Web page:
Tuesday, February 03, 2015

Beyond Criticism

When I was growing up I used to enjoy reading the music reviews in the Boston Globe and the Berkshire Eagle, particularly when I had been at the concert. Michael Steinberg's reviews were particularly interesting to read. I used to talk with him at Tanglewood (he was a brilliant man), and I used to think that it might be fun to write reviews when I grew up.

I came across an issue of the American Record Guide in November of 1992. I wrote a letter to the editor in response to a piece he wrote about the uselessness of baroque period instruments, and he answered by telling me that it was "too bad I couldn't write for them." My response was to ask why I couldn't. A week later a box of CDs arrived along with a style sheet, and I began writing CD reviews. I used many of the CDs that the ARG sent to build a CD library for the radio station I worked at. I was able to learn a great deal through reviewing, but after around 20 years it became more of a burden than a pleasure, and the last year or so it was all burden.

I am pleased to announce that the March/April issue will be the last issue that will have any of my writing in it, and I am free to listen to music without feeling the need (or the duty) to make some sort of statement about it.

It is a great feeling of freedom.

The other day a friend forwarded me a letter from a music critic essentially apologizing to a musician for the way he (the music critic) essentially bashed the musician's playing twenty years earlier. Negative reviews weigh heavily on a reviewer's conscience. The negative reviews I have written over the past 22 years weigh heavily on mine. Once I labeled a recording "not worth reviewing," an option that ARG reviewers were given, and then, because the person who made the recording was a prominent person in music, I wrote a couple of harsh sentences to substantiate my reasons for not choosing to review the recording. The editor of the magazine decided that my nasty sentences constituted a spicy review, so he published them.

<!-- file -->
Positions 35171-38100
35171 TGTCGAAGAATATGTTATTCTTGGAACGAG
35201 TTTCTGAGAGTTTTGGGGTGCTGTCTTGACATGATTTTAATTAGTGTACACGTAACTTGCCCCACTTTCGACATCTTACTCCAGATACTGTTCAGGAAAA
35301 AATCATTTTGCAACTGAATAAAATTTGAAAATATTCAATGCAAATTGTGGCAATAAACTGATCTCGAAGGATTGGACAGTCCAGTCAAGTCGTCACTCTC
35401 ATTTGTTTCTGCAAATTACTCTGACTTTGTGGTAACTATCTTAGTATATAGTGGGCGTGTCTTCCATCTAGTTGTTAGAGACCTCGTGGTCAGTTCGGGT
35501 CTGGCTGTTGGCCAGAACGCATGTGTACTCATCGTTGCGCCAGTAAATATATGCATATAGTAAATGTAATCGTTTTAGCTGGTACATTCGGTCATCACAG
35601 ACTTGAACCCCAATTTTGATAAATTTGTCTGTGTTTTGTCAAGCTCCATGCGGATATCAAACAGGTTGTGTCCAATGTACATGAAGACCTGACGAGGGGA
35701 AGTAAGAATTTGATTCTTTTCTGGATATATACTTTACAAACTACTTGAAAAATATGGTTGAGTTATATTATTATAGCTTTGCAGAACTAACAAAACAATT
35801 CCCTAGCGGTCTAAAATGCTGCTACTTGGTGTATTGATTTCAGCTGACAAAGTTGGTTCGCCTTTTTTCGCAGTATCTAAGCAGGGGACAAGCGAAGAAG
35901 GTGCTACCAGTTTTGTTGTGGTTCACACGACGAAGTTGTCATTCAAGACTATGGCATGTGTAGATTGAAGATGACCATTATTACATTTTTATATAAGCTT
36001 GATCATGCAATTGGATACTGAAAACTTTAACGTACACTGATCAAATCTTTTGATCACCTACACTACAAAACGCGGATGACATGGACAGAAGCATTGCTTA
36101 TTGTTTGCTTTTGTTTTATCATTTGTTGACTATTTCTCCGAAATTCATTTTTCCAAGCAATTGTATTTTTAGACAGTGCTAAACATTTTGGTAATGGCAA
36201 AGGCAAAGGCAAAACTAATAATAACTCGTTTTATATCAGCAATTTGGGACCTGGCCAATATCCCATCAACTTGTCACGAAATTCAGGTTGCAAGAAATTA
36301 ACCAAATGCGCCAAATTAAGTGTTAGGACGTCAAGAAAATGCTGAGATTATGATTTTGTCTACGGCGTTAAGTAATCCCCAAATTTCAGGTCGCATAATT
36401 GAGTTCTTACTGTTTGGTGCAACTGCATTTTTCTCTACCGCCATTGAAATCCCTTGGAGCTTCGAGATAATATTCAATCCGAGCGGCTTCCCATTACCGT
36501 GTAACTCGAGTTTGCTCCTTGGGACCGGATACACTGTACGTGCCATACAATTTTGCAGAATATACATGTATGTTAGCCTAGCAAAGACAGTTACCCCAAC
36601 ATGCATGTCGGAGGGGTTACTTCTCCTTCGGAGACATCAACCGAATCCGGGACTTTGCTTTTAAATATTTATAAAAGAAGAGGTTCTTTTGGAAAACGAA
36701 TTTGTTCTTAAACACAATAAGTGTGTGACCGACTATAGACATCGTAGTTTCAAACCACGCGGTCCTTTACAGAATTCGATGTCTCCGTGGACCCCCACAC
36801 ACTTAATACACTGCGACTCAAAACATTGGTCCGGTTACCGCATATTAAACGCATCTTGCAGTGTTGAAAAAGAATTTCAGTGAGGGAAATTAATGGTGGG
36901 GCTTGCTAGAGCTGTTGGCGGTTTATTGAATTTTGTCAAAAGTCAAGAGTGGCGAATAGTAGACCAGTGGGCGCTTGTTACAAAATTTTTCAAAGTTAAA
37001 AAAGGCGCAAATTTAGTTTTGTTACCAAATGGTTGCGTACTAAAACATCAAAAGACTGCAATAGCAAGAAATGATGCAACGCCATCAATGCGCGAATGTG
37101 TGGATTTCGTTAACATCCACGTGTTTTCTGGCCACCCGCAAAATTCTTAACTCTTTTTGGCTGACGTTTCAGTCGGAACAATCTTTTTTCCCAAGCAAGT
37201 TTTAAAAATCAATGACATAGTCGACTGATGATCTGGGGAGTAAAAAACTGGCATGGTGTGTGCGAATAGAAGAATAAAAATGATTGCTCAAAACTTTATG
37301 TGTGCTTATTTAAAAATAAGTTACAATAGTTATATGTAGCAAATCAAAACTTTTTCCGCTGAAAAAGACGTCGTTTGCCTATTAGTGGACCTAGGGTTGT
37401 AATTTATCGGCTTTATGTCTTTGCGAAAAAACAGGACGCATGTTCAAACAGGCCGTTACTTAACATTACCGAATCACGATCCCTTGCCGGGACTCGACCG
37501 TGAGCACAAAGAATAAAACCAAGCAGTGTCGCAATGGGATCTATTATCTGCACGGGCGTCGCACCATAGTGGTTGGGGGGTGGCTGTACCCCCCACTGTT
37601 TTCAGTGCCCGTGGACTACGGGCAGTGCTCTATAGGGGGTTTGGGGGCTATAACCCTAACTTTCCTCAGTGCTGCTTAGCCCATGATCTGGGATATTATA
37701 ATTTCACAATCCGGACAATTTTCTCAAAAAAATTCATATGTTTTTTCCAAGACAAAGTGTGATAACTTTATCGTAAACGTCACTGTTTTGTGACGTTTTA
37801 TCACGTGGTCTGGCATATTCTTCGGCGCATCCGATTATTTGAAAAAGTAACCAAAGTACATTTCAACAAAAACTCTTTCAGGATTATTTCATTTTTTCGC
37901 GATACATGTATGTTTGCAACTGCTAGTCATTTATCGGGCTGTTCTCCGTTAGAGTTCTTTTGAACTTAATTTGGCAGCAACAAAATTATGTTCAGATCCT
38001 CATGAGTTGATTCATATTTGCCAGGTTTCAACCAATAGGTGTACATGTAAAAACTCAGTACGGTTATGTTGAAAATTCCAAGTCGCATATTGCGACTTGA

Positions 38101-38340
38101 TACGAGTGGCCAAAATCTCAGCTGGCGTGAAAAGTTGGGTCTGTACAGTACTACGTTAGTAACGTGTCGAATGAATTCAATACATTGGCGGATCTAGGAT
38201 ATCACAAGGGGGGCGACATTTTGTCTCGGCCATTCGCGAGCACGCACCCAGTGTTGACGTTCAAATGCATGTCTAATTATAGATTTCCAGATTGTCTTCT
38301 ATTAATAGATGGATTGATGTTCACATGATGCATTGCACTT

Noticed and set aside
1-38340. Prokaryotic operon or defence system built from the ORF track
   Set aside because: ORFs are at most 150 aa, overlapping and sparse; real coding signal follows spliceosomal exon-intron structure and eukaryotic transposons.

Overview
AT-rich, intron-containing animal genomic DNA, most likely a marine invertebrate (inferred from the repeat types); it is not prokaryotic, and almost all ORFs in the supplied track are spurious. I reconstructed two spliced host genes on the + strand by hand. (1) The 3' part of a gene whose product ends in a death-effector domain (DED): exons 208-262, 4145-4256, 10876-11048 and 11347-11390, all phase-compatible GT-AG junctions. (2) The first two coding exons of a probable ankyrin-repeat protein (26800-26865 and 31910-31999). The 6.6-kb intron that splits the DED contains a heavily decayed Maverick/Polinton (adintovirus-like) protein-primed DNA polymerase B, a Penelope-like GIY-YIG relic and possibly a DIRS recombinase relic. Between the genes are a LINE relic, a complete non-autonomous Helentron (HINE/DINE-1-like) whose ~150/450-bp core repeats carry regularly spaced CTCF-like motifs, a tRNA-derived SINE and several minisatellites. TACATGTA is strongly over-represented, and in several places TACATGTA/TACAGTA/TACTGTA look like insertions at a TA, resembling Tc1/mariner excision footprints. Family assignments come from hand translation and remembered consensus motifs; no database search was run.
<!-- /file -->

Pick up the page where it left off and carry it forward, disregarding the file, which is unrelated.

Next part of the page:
I should have stopped writing for the magazine then and there, but the damage was already done. I blamed myself, and wrote a letter of apology to the person who made the recording. I never got a reply. I imagine that person is still hurt by what I did not intend for publication. I imagine that person still hates me. It's a heavy burden to bear.

Once the magazine sent me a recording made by a former teacher, and the recording was not very good. I did not want to say anything negative in print about one of my teachers, so I chose not to review the recording. That teacher contacted the magazine to inquire why no review was published in the magazine, and then called me. I had to lie and say something about a conflict of interest in order not to hurt that teacher's feelings.

Now I can listen to music without having to come up with something to write about it. Not writing about a recording means that I can relate far more personally to the music I hear. I much prefer to hear music live anyway. Even more, I prefer to play it.

1 comment:

Lisa Hirsch said...

It is certainly possible, also, that the prominent person has forgotten the review and who you are. I do not think your editor's error should weigh so heavily on your conscience.

I believe critics also need to remember that musicians are risking bad reviews every time they play in public, and that musicians know this. A critic's job is to review for the audience, and I believe that honesty is called for, though I try to be fair and not unnecessarily harsh.